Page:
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Louisa Catherine Johnson to John Quincy Adams

25 Nov. 1796

London Novbr 25 1796

I have within the last sad hour recieved your affectionate though painful letter of the 12 which caused me more uneasiness than I am capable of expressing; indeed I know not how I shall answer it—Ah my beloved friend how shall I acquire fortitude to bear my present disappointment—You have it is true kindly endeavoured to heal the wound so reluctantly given, but in vain each endearing line instead of mitigating the anguish of my mind tends but to probe it more deeply—But why do I so cruelly add to your affliction; forgive me my friend, I will try to conquer unavailing sorrow, and if possible prevail on reason to usurp her right, which though unable fully to satisfy the heart will I trust contribute to silence its complaints—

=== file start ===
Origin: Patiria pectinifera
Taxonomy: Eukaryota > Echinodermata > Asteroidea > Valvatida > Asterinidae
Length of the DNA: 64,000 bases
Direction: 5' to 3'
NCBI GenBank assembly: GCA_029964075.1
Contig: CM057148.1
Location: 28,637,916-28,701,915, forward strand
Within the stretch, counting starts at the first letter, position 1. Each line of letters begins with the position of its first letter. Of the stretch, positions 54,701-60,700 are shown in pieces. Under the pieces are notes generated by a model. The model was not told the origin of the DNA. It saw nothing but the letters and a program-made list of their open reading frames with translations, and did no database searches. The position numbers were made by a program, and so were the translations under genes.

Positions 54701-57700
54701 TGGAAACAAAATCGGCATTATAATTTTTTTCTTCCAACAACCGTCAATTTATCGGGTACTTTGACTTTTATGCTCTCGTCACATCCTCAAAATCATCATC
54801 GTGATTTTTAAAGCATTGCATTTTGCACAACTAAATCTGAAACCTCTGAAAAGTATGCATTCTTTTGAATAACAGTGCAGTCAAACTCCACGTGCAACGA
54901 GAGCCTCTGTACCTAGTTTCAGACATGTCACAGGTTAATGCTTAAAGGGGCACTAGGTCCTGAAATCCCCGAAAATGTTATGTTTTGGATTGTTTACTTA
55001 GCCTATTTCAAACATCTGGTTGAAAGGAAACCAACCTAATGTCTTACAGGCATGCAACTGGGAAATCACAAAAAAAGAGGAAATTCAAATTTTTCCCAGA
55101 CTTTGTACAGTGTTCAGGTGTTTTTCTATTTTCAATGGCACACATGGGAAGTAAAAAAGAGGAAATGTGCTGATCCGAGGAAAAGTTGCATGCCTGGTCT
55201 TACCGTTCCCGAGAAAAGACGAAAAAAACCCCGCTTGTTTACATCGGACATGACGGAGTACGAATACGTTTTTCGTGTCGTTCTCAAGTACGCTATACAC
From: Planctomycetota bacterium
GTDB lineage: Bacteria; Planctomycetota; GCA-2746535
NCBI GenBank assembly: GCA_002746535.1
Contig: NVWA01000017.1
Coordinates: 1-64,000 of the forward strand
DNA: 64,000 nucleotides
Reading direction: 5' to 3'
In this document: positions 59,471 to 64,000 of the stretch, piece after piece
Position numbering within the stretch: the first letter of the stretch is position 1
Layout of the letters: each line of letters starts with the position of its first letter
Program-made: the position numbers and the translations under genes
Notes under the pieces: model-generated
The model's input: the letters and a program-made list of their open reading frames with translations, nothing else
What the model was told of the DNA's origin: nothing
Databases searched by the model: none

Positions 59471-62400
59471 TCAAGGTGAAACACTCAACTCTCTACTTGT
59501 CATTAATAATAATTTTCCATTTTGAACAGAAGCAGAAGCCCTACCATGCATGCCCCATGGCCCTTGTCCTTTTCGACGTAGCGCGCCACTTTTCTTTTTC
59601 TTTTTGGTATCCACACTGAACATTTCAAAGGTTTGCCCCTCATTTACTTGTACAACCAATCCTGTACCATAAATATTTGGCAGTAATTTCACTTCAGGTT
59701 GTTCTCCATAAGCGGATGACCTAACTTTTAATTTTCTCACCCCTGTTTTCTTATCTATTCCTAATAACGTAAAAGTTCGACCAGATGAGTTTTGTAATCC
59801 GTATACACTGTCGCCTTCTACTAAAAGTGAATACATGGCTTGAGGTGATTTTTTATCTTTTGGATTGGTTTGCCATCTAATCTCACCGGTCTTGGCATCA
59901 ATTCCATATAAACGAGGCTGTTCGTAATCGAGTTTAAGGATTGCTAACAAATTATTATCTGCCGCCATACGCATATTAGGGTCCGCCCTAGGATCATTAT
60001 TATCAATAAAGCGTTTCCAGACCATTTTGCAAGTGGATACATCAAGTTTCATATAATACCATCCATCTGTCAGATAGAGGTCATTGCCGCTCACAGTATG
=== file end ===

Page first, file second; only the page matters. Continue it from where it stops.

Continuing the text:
Willingly would I acquiesce in every thing you recommend yet am I inclined to believe even you in this instance find theory easier than practice—

In a former letter you recommended me to be prepared for a sudden departure—with what pleasure did I immediately set about the delightful employment, and had completed it to the most minute article—But a truce with complaints

Write me again soon and be assured that I have already surmounted every aversion to writing and hope to prove by a frequent and interested correspondence the invariable affection of

Louisa C. Johnson—

RC (MHi: Adams Papers).
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